Getting Children Involved in Fishing
Fishing is an active sport spent in the open air and it can be pursued throughout all the seasons. Fishing is an unpredictable experience interacting with nature and no two fishing trips are ever the same. Fishing is that extra step from pond dipping for tadpoles and sticklebacks and all those other similar childhood memories that are wrapped in cosy nostalgia. And fishing provides the perfect opportunity for adult and child to spend quality time together.
Making A StartEvery person of twelve and over must have a rod licence before going fishing. Licences can be obtained from post offices and also purchased on line by visiting the Environment Agency website.
TackleThere is no need to buy state of the art equipment for a child's first fishing trip. Keep the tackle simple and inexpensive. Choose a short spinning rod because this type of rod can easily be handled by a young person and fit it with a fixed-spool reel. Fixed-spool reels are easy to operate and rarely produce tangles with the fishing line.
Let the child choose some of the tackle because it's important they make a contribution. Chances are they will select the largest and brightest float in the shop....the kind of float that is designed to warn ships of shallow water....but it doesn't matter because their decision needs to be valued.
Where To FishFishing guides are produced for each area of the country and they have information about where to fish locally. These guides contain lists of lakes, ponds, reservoirs and fisheries and they also explain what fishing methods are permitted. There are details of day and weekly permits as well as the species of fish likely to be caught in each venue.
These fishing guides are available at libraries and Information Centres. They can also be downloaded from the Environment Agency website. Most tackle shops will have information about where to fish locally and the cost for day and weekly permits.
The First TripThere is a well known saying that states "first impressions count" and this applies to the first time a child is taken fishing. The day has to be enjoyable, memorable and hopefully the beginning of many others. So pick a day when the weather promises to be kind and don't plan to go out for a mammoth session. Pack a picnic and consider the outing as an adventure where catching a fish will be a bonus.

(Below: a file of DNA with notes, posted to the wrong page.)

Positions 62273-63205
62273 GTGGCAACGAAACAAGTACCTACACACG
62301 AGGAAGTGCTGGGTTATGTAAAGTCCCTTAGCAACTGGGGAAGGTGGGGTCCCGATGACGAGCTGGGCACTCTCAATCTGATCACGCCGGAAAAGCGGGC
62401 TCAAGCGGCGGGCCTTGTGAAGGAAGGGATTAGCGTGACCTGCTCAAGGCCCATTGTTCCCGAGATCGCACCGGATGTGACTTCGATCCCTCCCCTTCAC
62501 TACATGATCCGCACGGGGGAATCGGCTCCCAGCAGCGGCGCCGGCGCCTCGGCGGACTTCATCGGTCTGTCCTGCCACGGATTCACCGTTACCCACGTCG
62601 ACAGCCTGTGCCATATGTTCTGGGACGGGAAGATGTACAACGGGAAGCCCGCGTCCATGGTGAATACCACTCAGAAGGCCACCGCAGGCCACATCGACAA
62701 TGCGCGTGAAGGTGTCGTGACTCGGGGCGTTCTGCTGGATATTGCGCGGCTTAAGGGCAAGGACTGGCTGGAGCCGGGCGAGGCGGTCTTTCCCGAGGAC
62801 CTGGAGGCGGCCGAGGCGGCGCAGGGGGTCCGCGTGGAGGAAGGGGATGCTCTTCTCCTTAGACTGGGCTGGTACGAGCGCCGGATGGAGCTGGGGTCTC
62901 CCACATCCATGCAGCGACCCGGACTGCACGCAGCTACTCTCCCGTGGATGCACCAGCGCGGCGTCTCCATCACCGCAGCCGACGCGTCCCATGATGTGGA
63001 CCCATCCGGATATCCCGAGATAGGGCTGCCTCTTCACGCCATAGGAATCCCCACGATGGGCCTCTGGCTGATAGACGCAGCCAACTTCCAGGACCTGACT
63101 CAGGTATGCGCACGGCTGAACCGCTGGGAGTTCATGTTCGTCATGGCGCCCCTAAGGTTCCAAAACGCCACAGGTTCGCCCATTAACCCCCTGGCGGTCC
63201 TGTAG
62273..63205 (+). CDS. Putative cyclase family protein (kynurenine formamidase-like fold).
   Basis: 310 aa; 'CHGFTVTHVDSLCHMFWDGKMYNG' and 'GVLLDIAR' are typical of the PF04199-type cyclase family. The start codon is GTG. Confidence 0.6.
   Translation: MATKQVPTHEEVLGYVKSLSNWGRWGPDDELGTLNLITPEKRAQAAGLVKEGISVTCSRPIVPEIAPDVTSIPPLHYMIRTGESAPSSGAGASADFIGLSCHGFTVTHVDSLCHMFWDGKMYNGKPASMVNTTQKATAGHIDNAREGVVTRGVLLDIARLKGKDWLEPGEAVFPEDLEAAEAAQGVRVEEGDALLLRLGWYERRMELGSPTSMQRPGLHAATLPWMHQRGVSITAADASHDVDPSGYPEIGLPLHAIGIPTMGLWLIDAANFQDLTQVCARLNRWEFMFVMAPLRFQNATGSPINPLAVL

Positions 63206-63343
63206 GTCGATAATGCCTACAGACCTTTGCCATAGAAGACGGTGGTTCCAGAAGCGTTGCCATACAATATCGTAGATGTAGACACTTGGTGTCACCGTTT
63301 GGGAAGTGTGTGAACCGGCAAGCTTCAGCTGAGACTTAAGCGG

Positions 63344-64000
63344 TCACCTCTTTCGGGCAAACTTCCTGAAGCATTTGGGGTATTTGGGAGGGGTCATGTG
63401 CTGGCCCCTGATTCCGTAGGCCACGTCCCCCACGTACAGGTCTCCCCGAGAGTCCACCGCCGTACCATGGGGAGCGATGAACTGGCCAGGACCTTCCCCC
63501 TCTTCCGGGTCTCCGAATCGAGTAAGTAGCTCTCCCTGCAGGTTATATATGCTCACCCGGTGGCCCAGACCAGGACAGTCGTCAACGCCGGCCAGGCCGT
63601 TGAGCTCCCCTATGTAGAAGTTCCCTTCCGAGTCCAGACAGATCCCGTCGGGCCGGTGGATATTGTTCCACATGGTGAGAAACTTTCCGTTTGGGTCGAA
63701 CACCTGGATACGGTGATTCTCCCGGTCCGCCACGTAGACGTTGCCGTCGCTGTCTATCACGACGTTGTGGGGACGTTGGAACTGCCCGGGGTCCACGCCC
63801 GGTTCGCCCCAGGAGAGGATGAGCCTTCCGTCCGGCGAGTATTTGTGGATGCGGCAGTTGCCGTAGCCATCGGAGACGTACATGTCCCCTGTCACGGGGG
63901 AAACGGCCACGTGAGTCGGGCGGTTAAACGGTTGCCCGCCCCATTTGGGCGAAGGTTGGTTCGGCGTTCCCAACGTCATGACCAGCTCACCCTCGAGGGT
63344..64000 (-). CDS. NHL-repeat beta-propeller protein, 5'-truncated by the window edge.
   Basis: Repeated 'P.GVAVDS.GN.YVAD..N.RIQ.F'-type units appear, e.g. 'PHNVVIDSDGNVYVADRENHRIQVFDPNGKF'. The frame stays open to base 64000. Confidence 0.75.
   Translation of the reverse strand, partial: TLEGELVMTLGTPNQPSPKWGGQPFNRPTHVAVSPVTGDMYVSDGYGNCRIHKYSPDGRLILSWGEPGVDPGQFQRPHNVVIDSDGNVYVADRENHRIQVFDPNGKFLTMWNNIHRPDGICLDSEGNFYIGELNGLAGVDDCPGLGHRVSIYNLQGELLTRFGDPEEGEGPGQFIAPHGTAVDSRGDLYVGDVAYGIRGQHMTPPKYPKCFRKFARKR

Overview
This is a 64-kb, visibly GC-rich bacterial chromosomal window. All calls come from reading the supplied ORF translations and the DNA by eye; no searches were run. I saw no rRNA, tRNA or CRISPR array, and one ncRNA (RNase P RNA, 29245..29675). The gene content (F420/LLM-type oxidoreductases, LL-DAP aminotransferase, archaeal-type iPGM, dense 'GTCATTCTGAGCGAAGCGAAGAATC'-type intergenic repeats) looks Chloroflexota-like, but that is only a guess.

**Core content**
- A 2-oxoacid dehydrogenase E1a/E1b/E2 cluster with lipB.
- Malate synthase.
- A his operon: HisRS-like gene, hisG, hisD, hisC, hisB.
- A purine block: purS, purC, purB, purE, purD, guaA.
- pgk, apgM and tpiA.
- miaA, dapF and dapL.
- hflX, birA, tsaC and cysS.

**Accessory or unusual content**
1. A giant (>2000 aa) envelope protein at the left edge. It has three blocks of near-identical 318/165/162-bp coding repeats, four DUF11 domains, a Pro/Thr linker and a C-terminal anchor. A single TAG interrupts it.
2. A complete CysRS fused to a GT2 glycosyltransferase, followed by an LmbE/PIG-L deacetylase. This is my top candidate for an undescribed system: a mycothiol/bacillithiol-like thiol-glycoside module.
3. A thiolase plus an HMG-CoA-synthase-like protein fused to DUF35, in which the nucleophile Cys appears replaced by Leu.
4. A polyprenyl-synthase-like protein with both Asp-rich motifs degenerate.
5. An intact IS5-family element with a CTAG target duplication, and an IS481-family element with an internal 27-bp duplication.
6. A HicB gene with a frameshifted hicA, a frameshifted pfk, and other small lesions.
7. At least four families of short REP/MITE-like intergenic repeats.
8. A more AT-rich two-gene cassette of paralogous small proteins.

Having a pair of binoculars would be useful for spotting birds and other animals. How about a camera for recording the occasion? Take a plastic bag for collecting souvenir finds of feathers, leaves, animal fur and whatever else sparks the child's curiosity.Find a place where the fishing is easy, like a pool or slow moving water, and keep the technique as simple as possible by using a float or small leger. Begin casting in a swim where you know there will be minnows or shoals of fry and a catch almost guaranteed. That first caught fish, regardless of size, will be remembered for a long time and just could be the "hook" for future visits.
TipsDon't make the initial trip too serious or too long after all you've taken the child fishing for their sake and not to accompany you.
Don't force a child to go fishing because they will end up going just to please you.
Praise every cast, strike, and every bite on their tackle.
It really doesn't matter if they shuffle, bang their feet or move around all the time because that's what a child does....it's natural behaviour.
Encourage them to assemble the tackle as best they can and always in their own time but perhaps handling bait and fish could be left for another time.
Even though the environment might be familiar always be aware of the potential dangers of water.
There's one essential aspect of getting children happily involved in fishing....they are the future of angling!